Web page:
## Thursday, January 19, 2012

### Boring Terms We Need To Know: P/E Ratio

Price-to-earnings ratio (P/E) is one of the first stock analysis terms people learn about.  It's a very simple calculation that gives you an idea of the current valuation of a company based on its earnings.  Although it is a simple metric and one most people will say they understand, there is more to just knowing that the lower the P/E ratio the cheaper the valuation of the stock.

For those of you who are beginners lets take a quick look at the calculation.  P/E is just as it appears, price divided by earnings.  Typically you will see (TTM) when viewing a P/E ratio, this stands for Trailing Twelve Months.  In other words, it is using the stock's earnings for the most recently reported 12 months.

The P/E ratio represents what an investor is paying per dollar of earnings.  So a company trading for \$24 a share that has TTM earnings of \$2.00 has a P/E (24/2) = 12.  Buying shares of that company means you are willing to pay \$12 for every \$1 of current earnings.  So the lower the P/E ratio, the less you are paying for each \$1 of earnings the company is currently making.

When running a dividend stock through my analysis, I use P/E in my "Fair Value" section.  I compare what the stock's current P/E is vs its 5 Year Average (this can be found at morningstar.com under the valuation link).  My purpose for this comparison is to see whether a stock is currently trading below its average P/E valuation.  This gives us an idea of if we are getting the stock cheaper now in terms of earnings than we could have in the past.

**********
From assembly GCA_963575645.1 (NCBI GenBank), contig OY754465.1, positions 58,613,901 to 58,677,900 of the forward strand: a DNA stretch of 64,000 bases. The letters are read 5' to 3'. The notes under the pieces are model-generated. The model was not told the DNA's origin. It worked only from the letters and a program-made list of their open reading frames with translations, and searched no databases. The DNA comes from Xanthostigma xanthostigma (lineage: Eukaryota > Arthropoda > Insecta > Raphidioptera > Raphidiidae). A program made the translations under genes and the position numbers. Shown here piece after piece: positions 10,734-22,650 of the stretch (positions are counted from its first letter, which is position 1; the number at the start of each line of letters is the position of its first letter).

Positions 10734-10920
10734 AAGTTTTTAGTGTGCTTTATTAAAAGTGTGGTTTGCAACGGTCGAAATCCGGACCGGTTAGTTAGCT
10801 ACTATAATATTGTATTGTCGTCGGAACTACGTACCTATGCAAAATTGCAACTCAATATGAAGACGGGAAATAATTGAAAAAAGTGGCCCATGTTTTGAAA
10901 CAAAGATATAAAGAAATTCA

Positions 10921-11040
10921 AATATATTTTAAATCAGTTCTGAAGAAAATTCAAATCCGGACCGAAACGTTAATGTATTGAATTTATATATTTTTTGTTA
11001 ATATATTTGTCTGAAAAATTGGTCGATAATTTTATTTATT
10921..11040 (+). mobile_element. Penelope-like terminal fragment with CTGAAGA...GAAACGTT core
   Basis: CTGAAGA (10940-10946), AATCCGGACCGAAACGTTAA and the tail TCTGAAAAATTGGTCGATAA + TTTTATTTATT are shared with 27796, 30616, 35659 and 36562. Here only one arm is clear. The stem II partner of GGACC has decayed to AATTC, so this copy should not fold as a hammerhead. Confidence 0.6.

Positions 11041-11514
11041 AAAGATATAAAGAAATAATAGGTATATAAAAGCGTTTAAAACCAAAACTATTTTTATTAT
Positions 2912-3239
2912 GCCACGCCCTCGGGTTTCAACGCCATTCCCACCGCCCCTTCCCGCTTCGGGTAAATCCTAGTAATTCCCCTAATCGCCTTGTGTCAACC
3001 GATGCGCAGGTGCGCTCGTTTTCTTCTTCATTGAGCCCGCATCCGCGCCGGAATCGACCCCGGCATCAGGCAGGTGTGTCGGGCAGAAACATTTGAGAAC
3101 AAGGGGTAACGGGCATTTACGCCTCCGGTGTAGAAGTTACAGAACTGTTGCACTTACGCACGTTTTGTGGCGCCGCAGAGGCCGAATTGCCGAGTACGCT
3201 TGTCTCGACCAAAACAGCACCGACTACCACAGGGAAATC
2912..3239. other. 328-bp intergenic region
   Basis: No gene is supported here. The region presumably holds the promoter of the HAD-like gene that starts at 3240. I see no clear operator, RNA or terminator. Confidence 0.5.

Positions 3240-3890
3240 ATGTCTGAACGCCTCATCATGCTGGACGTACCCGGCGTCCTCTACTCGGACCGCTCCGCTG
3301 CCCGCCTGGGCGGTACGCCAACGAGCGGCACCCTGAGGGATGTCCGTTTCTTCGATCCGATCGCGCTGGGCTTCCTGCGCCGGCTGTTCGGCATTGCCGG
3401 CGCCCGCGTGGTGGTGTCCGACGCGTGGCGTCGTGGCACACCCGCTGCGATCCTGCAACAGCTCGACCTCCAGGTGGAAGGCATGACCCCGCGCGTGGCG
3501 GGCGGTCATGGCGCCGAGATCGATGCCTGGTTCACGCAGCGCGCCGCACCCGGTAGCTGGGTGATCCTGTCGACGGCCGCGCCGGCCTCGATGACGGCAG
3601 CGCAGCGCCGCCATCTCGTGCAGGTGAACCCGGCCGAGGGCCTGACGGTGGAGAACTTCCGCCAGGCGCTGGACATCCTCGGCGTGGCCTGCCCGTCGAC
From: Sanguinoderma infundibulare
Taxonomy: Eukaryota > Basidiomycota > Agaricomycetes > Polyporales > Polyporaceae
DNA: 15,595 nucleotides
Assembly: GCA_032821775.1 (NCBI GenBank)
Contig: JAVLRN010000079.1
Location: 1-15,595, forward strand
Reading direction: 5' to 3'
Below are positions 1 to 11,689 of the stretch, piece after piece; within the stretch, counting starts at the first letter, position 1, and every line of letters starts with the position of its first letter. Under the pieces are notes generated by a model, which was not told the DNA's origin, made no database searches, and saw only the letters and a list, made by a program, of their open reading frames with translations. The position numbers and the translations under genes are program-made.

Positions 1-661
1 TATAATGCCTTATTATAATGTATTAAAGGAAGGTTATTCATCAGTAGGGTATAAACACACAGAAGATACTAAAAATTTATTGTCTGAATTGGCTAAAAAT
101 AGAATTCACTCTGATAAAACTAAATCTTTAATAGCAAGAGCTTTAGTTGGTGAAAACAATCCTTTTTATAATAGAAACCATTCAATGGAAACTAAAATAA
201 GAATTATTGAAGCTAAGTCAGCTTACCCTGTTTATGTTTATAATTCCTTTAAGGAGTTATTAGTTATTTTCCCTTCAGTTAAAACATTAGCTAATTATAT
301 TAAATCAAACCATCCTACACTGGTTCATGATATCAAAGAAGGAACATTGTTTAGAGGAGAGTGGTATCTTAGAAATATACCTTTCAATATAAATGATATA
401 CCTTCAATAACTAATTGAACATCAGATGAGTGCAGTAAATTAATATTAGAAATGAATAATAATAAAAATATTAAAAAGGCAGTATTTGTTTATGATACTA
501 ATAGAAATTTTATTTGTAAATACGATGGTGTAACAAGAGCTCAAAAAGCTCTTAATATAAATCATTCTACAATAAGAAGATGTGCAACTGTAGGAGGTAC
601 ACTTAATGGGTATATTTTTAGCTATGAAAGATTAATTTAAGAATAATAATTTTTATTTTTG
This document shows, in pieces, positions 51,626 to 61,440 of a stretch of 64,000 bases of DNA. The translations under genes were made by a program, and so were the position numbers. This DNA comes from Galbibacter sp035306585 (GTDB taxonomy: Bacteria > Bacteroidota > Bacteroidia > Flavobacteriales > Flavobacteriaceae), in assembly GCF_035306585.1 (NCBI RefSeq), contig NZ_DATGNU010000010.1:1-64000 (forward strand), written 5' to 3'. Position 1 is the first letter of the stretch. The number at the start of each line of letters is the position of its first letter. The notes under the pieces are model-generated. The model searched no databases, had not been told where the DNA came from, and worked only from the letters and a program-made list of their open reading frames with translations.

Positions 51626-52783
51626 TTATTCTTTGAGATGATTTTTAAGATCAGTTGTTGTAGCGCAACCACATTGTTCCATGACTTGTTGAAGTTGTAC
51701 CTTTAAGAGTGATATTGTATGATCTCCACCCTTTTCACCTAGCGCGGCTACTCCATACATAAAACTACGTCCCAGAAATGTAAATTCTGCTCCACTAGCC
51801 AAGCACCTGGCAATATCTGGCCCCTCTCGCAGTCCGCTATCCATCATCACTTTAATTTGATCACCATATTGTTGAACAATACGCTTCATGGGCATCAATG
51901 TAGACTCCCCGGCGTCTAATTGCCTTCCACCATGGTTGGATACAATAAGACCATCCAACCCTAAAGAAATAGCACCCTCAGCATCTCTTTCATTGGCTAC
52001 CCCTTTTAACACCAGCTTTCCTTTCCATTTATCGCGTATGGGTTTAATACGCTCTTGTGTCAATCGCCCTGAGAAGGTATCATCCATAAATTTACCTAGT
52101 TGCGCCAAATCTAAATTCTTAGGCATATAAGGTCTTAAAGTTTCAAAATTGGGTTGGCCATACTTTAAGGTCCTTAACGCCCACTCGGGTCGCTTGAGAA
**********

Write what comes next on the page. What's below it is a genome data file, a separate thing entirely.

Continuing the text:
But it's not just what a stock is currently valued, it's also what its future valuation is.  A company can have a high P/E ratio and still be a good buy if it has a high growth rate as well.  For instance, if a company is selling for \$30 a share and has earnings of \$1.00 it has a P/E of 30.  This certainly seems high, but if that company's earnings growth for next year is expected to be 50% (\$1.50 in earnings), then its forward P/E = 20.  And this is mostly what investors buy stocks for, not its current valuation but its future valuation.  You buy a stock based on what you believe it will earn in the future, not the present.  That is where the second part of my "Fair Value" section comes in, PEG ratio.  I'll explain that in an upcoming "Boring Terms" post.

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